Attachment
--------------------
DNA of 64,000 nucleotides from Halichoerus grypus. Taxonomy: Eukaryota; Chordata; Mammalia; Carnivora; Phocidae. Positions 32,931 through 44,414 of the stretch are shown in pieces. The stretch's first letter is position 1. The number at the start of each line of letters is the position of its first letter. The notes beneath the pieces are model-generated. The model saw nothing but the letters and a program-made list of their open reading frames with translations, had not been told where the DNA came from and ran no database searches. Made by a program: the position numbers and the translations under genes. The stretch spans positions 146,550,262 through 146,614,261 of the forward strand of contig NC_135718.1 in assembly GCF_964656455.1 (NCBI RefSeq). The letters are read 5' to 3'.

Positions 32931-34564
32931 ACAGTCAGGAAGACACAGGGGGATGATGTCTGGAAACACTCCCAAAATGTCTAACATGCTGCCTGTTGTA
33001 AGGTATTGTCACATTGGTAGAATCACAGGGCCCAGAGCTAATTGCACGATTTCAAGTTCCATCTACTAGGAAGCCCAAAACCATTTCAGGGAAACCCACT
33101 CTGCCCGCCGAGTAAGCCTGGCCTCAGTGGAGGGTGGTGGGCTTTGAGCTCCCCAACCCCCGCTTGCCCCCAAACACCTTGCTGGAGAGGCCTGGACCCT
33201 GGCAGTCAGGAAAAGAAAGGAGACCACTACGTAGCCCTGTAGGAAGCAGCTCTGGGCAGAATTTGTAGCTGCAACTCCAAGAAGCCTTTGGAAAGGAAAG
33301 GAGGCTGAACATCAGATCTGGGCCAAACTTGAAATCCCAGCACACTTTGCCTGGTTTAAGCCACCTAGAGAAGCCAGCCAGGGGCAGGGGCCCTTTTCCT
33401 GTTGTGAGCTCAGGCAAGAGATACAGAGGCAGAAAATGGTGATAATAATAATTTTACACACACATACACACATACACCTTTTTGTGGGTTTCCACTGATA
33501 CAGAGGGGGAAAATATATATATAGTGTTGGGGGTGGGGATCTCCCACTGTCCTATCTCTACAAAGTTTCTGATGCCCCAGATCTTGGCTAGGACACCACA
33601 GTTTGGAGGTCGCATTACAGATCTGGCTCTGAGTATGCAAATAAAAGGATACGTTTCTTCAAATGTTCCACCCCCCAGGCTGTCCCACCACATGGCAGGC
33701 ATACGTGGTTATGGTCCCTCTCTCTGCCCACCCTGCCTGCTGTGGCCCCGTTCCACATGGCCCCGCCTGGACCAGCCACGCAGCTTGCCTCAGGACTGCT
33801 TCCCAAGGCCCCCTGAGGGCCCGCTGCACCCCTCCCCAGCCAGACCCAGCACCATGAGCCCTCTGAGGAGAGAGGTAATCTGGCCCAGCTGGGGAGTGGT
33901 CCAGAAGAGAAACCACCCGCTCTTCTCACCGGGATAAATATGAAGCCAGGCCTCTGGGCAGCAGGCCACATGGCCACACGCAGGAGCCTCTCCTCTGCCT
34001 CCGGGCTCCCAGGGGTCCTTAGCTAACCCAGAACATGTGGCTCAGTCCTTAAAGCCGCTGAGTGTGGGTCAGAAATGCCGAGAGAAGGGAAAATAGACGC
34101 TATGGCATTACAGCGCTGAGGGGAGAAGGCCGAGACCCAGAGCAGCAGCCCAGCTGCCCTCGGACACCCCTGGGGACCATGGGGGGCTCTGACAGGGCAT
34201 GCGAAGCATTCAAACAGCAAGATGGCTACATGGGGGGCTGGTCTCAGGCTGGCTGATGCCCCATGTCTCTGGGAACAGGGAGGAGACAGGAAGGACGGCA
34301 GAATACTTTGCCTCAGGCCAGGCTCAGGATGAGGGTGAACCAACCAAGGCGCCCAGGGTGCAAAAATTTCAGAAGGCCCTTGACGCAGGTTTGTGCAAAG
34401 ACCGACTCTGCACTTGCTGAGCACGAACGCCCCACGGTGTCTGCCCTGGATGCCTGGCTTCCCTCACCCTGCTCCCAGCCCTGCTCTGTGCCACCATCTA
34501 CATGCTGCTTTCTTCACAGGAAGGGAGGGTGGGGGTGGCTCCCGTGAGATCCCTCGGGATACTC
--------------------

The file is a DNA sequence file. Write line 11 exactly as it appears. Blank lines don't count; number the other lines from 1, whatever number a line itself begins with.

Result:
33701 ATACGTGGTTATGGTCCCTCTCTCTGCCCACCCTGCCTGCTGTGGCCCCGTTCCACATGGCCCCGCCTGGACCAGCCACGCAGCTTGCCTCAGGACTGCT